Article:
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Career Information for a Degree in Precision Production

Precision production includes professions such as upholstery and furnishing repair, computer numerically controlled metalworking and plasticworking, and woodworking. These careers require no formal education. Learn about the training, job duties and requirements to see if these are the right careers for you.

Precision production professionals work in a variety of fields so pursuing courses at a technical college in subjects like upholstery, woodworking and industrial robotics can be helpful. There are no specific requirements to apply for work and hands-on-training is common.

Essential Information

Precision production is the manufacture or fashioning of goods and products that require skilled human labor. Degree and certificate programs in precision production can prepare students for a wide range of careers in such fields as upholstery and furnishings, computer numerically controlled (CNC) metalworking and plasticworking or woodworking. Precision production professionals work with quality, high-tech or unique items, such as watches, machine tools, cabinets or jewelry.

Required Education None; high school diploma recommended
Projected Job Growth (2014-2024) -4% for upholsterers*, -13% for all metal and plastic machine workers*, -1% for woodworkers*
Median Salary (2015) $32,020 for upholsterers*, $48,990 for CNC metalworkers and plasticworkers*, $29,470 for woodworkers*

Source: *Bureau of Labor Statistics

Education and Training Requirements

Aspiring precision workers can be qualified for employment with less than a high school diploma, though such a credential is typically preferred. Individuals who want to enter this line of work can study relevant subjects at the secondary level, including computer applications and mathematics. On-the-job training is common for entry into this field.

Community and technical colleges can offer courses, certificate programs or associate degree programs that focus on precision production. Students can enroll in programs in machine tool technology, industrial production, cabinet making or precision production, and may take courses in subjects like upholstery, woodworking, blueprint reading, industrial robotics or technical mathematics. The knowledge and hands-on training provided by these programs could supplement work experience in some cases and could make individuals more appealing to prospective employers.

Career Options and Requirements

Upholstery and Furnishings

Upholstery and furnishings workers produce new furniture or transform old furniture into something new. Upholsterers might fix and restore furniture by removing old fabric or stuffing and stripping the furniture to its original frame, or by examining and replacing springs, re-gluing loose sections of the frame, and refinishing any exposed wood. Upholstery and furnishing production can be a detailed process, involving designing pieces and choosing fabrics, refinishing and staining wood, and assembling pieces of furniture.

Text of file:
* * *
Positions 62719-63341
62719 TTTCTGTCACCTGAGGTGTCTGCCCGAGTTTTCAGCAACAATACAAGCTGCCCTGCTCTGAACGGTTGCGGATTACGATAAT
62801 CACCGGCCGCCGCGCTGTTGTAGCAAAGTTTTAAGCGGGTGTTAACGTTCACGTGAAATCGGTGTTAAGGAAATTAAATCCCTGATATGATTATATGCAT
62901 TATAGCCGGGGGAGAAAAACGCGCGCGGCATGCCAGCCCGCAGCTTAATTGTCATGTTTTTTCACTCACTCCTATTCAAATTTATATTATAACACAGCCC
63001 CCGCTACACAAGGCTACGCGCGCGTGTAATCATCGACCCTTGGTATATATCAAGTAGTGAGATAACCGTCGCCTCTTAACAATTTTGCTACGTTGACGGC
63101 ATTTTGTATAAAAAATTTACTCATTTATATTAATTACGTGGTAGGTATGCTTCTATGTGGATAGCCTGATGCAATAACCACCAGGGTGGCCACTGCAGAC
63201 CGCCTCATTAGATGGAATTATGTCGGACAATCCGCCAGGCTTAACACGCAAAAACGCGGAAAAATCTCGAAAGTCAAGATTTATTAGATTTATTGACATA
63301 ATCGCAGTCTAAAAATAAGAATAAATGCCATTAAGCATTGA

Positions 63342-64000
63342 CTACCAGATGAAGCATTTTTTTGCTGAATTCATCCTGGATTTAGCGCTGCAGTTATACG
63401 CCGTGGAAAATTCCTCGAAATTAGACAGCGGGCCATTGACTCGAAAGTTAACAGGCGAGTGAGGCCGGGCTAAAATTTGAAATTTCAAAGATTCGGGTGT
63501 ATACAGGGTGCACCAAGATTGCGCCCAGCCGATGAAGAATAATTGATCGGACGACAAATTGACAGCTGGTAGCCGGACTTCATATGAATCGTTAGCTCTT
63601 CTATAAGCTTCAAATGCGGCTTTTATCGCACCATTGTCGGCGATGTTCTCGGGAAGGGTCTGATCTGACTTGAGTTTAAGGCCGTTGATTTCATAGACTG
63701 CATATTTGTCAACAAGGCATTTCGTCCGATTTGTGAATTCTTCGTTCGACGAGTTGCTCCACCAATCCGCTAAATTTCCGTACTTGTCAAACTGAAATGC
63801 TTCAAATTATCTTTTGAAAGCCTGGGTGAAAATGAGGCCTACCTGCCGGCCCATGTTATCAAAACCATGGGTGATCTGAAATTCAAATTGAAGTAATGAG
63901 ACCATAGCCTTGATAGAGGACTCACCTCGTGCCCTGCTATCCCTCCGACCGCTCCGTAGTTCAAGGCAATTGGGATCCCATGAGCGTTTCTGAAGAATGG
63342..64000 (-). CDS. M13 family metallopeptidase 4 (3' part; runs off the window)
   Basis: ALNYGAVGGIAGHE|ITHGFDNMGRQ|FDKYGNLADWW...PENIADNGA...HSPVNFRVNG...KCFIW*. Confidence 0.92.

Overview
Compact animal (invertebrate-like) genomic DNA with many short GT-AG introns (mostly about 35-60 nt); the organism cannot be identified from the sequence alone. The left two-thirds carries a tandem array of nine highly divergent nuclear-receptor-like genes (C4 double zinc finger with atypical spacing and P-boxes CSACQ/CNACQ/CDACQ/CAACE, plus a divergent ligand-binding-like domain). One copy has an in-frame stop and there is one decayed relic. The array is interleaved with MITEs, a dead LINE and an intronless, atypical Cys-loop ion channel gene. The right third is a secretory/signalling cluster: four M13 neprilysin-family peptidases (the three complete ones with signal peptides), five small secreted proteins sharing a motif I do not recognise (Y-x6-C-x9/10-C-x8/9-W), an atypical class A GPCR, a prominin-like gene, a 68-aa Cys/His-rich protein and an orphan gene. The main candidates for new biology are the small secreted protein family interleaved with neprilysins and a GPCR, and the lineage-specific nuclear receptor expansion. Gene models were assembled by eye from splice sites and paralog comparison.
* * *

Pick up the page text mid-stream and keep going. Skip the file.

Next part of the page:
Salary and Career Outlook

According to the U.S. Bureau of Labor Statistics (BLS), employment in this profession is projected to decline at a rate of 4% from 2014-2024. This decline may be attributed to an increase in automation. Workers who specialize in reupholstering furniture may suffer challenges as inexpensive furniture is bought to replace worn pieces (www.bls.gov). In 2015, the BLS reported that the median annual salary for upholsterers was $32,020.

Computer Numerically Controlled (CNC) Precision Metal Workers

Computer Numerically Controlled (CNC) precision metal workers use specific kinds of machines that require programming for production purposes. Workers are responsible for both setting up and monitoring these machines in the production process. As this is specialist work, some 2-year programs may train workers through coursework on specific machines.

Salary and Career Outlook

The U.S. Bureau of Labor Statistics (BLS) reported that, in 2015, computer-controlled machine tool operators earned a median annual salary of $51,630. Employment opportunities for all metal and machine plastic workers from 2014-2024 are expected to decline by 13%.

Woodworking

Woodworkers use technical knowledge and skills to shape and assemble wood products and items. They may operate woodworking machines to fashion parts for furniture, cabinets, doors, toys or other wood products, or they might fabricate and assemble finished objects such as desks or cabinets. Other woodworkers work at the primary stage of wood production, cutting and shaping raw timber into workable planks, boards and other pieces.

Salary and Career Outlook

According to the BLS, most woodworking professions will show little to no growth between 2014-2024, declining at a rate of about 1%. Woodworkers with specialized expertise will enjoy the best opportunities. According to the BLS, annual median earnings in 2015 for general woodworkers was $29,470.

Working with their hands, designing and fashioning furniture and other items are all characteristics of precision professionals. They often have a high school diploma but can also take classes in specific subjects at community college and vocational schools.


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